A primary brain tumour is a tumour that starts in the brain. A primary brain tumour is often described as ``low grade`` or ``high grade.`` A low-grade tumour generally grows slowly, but it can turn into a high-grade tumour. A high-grade tumour is more likely to grow faster. In adults, secondary brain tumours, also called brain metastases, are much more common than primary tumours.
Symptoms of a brain tumour can be general or specific. A general symptom is caused by the pressure of the tumour on the brain or spinal cord. Specific symptoms are caused when a specific part of the brain is not working well because of the tumour. Many people with a brain tumour are diagnosed when they visit to the doctor after experiencing a problem, such as a headache or other bodily changes.
Types of Brain Tumor:
Primary brain tumors :
Primary brain tumors originate in your brain. They can develop from your:
- brain cells
- the membranes that surround your brain, which are called meninges
- nerve cells
Primary tumors can be benign or cancerous. In adults, the most common types of brain tumors are gliomas and meningiomas.
Gliomas are tumors that develop from glial cells. These cells normally:
- support the structure of your central nervous system
- provide nutrition to your central nervous system
- clean cellular waste
- break down dead neurons
Gliomas can develop from different types of glial cells.
The types of tumors that begin in glial cells are:
- astrocytic tumors such as astrocytomas, which originate in the cerebrum
- oligodendroglial tumors, which are often found in the frontal temporal lobes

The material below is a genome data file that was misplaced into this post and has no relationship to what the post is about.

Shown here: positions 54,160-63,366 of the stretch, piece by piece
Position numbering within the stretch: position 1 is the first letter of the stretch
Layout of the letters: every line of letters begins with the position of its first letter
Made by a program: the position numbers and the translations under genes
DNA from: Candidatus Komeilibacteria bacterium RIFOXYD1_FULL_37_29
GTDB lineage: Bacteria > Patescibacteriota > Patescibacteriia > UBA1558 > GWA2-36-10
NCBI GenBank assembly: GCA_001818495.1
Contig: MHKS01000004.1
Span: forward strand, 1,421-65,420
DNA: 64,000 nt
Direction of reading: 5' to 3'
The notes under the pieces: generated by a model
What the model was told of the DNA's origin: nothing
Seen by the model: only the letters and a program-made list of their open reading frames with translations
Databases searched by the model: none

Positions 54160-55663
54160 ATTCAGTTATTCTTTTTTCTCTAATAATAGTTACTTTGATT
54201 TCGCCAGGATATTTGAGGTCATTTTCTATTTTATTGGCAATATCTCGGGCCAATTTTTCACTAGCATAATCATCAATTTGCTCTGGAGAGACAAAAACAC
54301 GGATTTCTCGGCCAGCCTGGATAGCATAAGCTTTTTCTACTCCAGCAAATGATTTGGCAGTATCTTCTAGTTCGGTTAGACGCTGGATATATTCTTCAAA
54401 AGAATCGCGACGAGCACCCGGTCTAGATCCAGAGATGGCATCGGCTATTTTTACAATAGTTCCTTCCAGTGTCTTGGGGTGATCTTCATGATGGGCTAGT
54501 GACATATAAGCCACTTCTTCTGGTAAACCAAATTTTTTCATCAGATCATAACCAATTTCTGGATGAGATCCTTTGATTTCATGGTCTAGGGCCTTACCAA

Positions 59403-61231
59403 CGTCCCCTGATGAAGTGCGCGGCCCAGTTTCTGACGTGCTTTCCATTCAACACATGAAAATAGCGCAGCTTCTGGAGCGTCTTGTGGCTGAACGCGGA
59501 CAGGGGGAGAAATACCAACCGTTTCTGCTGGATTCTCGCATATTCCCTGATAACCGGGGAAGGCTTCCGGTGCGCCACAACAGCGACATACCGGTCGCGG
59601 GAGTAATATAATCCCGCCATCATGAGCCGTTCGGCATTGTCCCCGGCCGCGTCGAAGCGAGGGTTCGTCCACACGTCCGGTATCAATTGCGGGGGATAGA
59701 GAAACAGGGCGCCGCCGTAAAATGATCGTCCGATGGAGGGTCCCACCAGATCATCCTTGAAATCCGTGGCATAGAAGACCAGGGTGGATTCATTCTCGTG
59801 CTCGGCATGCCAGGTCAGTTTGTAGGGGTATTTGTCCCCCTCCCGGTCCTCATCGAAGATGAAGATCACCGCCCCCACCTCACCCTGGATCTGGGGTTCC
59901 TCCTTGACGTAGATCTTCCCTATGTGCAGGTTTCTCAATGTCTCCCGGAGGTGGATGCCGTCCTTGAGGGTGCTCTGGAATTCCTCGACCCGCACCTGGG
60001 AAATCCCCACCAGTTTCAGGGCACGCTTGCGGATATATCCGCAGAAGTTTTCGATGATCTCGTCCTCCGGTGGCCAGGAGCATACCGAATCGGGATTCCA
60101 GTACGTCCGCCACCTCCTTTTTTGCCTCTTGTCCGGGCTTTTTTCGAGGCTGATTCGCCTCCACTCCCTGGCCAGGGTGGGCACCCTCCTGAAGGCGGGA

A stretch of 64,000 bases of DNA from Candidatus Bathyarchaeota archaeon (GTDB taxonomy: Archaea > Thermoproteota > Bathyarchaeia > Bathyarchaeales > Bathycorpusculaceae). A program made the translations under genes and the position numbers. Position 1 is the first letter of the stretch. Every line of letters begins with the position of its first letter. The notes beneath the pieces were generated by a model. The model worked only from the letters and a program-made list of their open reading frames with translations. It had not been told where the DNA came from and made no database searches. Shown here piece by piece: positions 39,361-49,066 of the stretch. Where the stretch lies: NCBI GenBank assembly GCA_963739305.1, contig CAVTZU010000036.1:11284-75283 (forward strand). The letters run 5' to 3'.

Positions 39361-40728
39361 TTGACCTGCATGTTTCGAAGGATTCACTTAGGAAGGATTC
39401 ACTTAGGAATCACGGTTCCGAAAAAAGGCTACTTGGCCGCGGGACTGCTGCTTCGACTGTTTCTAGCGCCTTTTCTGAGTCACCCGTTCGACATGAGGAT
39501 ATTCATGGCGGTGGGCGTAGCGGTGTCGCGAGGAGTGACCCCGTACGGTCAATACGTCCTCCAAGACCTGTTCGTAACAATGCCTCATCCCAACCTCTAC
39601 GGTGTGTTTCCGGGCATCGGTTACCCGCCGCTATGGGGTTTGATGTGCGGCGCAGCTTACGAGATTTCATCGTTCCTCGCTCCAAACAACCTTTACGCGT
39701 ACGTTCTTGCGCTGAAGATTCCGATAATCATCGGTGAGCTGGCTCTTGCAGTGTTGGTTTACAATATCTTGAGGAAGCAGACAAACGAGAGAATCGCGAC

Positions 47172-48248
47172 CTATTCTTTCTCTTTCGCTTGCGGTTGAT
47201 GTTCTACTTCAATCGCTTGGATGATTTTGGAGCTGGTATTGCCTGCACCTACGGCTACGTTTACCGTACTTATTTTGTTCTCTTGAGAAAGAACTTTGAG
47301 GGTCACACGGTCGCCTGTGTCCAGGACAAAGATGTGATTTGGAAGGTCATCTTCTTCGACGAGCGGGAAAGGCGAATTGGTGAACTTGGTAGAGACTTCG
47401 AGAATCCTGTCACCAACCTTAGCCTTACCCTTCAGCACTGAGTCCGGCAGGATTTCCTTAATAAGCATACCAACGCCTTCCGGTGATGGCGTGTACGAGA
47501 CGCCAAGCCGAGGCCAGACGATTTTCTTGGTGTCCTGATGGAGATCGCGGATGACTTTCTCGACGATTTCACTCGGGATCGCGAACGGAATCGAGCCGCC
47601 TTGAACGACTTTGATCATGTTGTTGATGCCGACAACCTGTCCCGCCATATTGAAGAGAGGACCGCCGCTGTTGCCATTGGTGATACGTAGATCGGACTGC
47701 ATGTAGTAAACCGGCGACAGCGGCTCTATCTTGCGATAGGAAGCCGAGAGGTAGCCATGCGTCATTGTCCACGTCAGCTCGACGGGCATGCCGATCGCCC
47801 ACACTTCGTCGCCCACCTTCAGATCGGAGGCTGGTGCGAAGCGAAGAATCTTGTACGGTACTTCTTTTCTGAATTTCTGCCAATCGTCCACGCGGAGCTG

- glioblastomas, which originate in the supportive brain tissue and are the most aggressive type
Other primary brain tumors:
Other primary brain tumors include:
- pituitary tumors, which are usually benign
- pineal gland tumors, which can be benign or malignant
- ependymomas, which are usually benign
- craniopharyngiomas, which occur mostly in children and are benign but can have clinical symptoms like changes in vision and premature puberty
- primary central nervous system (CNS) lymphomas, which are malignant
- primary germ cell tumors of the brain, which can be benign or malignant
- meningiomas, which originate in the meninges
- schwannomas, which originate in cells that produce the protective cover of your nerves (myelin sheath) called Schwann cells
Family history: Only about 5 to 10 percent of all cancers are genetically inherited, or hereditary. It’s rare for a brain tumor to be genetically inherited. Talk to your doctor if several people in your family have been diagnosed with a brain tumor. Your doctor can recommend a genetic counselor for you.
Age: Risk for most types of brain tumors increases with age.
Race: Brain tumors in general are more common among Caucasians. However, African-American people are more likely to get meningiomas.
Chemical exposure: Being exposed to certain chemicals, such as those you might find in a work environment, can increase your risk for brain cancer. The National Institute for Occupational Safety and HealthTrusted Source keeps a list of potential cancer-causing chemicals found in work places.